At the beginning of March I returned to Munich, where it all began. The trip was fantastic, really great. I tell you more in a moment, but now let’s focus on that moment when I returned home.
Let’s go back in time to 4 March. It is 9:30 PM, I just drove 7 hours to get home. Both of my kids are asleep – or so I hope. It turns out my 4-and-half-year-old daughter felt lonely in her room. She wet herself – an increasingly rare occasion – and went over to her brother’s room. I found the two kids huddled together, both smelling funny. Yes, my 7-year-old son also wet himself – a very, very rare occurrence. So after spending a great week in Munich I arrived home to change bedsheets and pyjamas and tuck the kids back to sleep.
To be honest, I laughed at the whole situation. And I believe this event perfectly sums up my PhD journey: it’s great, it’s plenty of fun, it is easy to be self-absorbed, but at the end of the day, the everyday activities still prevail.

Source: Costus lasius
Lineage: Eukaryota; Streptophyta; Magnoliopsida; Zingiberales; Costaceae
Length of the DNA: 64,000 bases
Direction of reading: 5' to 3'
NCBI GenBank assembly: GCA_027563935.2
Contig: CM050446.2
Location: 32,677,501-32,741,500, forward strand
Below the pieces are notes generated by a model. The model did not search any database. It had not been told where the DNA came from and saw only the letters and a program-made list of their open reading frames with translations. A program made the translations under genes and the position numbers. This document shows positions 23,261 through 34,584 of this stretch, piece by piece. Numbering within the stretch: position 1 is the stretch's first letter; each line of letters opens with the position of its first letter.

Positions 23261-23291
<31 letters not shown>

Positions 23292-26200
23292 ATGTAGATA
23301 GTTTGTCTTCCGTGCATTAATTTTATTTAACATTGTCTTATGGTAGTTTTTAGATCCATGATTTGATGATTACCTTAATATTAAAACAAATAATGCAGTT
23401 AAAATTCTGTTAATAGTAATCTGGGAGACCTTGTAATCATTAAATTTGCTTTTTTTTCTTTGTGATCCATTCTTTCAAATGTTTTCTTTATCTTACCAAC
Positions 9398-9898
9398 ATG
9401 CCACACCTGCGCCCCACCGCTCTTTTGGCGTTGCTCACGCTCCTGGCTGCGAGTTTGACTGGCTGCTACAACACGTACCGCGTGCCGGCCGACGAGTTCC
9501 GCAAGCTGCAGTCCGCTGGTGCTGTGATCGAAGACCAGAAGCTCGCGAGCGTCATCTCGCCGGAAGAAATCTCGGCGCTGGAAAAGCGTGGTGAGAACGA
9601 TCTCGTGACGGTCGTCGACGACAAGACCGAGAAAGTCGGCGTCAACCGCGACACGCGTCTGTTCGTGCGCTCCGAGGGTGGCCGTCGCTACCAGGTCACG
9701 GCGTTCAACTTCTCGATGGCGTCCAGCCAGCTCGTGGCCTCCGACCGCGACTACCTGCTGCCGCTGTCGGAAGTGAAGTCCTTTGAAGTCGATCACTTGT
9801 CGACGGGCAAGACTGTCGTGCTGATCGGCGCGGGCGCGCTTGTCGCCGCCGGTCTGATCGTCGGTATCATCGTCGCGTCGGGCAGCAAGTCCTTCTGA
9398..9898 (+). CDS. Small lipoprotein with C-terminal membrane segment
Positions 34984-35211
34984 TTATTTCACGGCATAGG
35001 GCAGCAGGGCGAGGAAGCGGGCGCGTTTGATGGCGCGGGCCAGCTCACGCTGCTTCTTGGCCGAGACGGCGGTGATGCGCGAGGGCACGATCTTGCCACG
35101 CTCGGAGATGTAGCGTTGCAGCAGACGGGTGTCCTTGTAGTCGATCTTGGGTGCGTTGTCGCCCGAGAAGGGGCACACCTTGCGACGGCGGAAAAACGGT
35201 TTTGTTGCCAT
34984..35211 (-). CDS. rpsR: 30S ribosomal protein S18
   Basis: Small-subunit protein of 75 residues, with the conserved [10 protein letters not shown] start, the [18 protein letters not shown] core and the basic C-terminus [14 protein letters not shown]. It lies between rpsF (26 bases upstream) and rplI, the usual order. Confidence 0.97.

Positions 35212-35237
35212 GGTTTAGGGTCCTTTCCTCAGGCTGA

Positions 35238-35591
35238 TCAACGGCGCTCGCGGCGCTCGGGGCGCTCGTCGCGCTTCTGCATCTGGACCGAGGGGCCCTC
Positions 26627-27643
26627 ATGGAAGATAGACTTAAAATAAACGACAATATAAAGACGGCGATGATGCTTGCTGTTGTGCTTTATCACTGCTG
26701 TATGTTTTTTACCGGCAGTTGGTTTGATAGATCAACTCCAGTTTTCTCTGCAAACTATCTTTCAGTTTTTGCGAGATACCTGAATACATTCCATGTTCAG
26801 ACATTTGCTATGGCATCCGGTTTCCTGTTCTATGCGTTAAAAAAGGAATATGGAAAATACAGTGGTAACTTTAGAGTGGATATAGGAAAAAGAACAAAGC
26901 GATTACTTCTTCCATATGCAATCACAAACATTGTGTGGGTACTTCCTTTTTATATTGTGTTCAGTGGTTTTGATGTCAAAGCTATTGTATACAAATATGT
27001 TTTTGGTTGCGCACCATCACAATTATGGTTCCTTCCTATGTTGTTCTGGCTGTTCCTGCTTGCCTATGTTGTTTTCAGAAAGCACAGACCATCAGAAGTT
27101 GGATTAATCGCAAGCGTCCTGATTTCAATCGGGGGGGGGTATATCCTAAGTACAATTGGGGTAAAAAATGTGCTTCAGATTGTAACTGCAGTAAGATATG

But I am not wallowing in self-pity, far from that. It’s nice to experience both sides of the story – one, which is about fulfilling a dream, through obstacles. The other side is a very hectic life with two kids (plus 8 if you count those who attend our private learning group) and plenty of activities.
So back to Munich. The last time I was at the Deutsches Museum, I was a very young and very naive person. The world of motoring research just opened up for me. This time I was far more experienced. And, without bragging, I can safely say that I nailed it. I spent a week there, found plenty of materials – evidence, literary review, even photos. At the end of the trip, I thought, it is possible to write a standalone PhD on just cars at the Deutsches Museum. So this was a very reassuring trip.
Next one on the menu is in Berlin. And that trip will be a mix of the two worlds: I will spend most of the week holed up at Technikmuseum Berlin. But on Friday my lovely wife will join me and we’ll spend a weekend together, celebrating our 10th wedding anniversary.